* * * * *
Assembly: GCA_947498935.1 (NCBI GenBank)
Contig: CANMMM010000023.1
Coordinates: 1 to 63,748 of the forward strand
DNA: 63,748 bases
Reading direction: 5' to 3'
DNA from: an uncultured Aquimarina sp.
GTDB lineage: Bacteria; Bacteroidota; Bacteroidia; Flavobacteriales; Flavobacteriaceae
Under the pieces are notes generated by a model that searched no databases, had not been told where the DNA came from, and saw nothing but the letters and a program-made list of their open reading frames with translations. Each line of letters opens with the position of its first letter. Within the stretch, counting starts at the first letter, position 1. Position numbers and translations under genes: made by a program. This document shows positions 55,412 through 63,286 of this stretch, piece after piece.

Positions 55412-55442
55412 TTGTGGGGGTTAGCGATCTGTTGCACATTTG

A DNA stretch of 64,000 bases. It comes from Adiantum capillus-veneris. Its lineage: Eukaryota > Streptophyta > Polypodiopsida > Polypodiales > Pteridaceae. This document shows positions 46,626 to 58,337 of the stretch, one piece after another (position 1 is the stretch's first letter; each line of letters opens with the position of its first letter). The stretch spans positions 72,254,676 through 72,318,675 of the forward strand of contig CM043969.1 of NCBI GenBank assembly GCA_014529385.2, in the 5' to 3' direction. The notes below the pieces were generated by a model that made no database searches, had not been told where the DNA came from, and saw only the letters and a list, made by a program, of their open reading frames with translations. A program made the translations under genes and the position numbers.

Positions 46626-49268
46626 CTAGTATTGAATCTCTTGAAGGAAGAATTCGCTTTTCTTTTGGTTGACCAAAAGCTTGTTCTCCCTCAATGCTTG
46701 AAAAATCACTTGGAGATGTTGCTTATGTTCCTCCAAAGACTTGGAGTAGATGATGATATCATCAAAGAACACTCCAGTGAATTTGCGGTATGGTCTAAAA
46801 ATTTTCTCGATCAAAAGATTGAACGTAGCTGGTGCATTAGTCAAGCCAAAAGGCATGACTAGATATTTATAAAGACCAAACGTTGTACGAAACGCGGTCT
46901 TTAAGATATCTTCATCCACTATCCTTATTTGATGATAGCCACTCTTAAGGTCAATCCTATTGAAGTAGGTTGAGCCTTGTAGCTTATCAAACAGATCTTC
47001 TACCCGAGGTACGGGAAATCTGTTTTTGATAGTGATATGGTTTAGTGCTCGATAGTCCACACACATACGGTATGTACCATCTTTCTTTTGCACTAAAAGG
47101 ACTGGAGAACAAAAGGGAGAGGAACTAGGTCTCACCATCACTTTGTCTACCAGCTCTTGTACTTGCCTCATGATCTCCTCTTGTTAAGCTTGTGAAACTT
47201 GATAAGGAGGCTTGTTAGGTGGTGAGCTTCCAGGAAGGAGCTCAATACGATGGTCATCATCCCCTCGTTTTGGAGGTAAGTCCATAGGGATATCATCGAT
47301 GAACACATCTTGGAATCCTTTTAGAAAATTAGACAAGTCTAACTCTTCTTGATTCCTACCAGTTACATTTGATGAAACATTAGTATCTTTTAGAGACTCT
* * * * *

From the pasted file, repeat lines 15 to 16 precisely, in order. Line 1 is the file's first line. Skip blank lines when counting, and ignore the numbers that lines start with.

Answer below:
46801 ATTTTCTCGATCAAAAGATTGAACGTAGCTGGTGCATTAGTCAAGCCAAAAGGCATGACTAGATATTTATAAAGACCAAACGTTGTACGAAACGCGGTCT
46901 TTAAGATATCTTCATCCACTATCCTTATTTGATGATAGCCACTCTTAAGGTCAATCCTATTGAAGTAGGTTGAGCCTTGTAGCTTATCAAACAGATCTTC